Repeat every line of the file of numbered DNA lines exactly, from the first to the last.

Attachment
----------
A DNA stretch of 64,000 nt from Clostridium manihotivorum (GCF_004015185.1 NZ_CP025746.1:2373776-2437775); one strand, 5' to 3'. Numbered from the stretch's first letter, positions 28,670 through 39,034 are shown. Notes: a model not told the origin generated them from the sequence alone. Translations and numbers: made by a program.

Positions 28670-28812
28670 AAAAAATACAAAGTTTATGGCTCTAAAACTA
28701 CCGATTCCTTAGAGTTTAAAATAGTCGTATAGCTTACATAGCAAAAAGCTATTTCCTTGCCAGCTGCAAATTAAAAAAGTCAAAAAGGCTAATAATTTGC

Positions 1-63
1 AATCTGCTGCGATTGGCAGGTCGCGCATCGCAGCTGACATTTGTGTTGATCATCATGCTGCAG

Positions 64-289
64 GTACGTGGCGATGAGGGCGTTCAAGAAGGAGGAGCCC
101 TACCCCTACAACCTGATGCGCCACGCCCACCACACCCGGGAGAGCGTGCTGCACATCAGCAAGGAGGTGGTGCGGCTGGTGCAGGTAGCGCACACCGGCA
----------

A DNA stretch of 64,000 nt from Clostridium manihotivorum (GCF_004015185.1 NZ_CP025746.1:2373776-2437775); one strand, 5' to 3'. Numbered from the stretch's first letter, positions 28,670 through 39,034 are shown. Notes: a model not told the origin generated them from the sequence alone. Translations and numbers: made by a program.

Positions 28670-28812
28670 AAAAAATACAAAGTTTATGGCTCTAAAACTA
28701 CCGATTCCTTAGAGTTTAAAATAGTCGTATAGCTTACATAGCAAAAAGCTATTTCCTTGCCAGCTGCAAATTAAAAAAGTCAAAAAGGCTAATAATTTGC

Positions 1-63
1 AATCTGCTGCGATTGGCAGGTCGCGCATCGCAGCTGACATTTGTGTTGATCATCATGCTGCAG

Positions 64-289
64 GTACGTGGCGATGAGGGCGTTCAAGAAGGAGGAGCCC
101 TACCCCTACAACCTGATGCGCCACGCCCACCACACCCGGGAGAGCGTGCTGCACATCAGCAAGGAGGTGGTGCGGCTGGTGCAGGTAGCGCACACCGGCA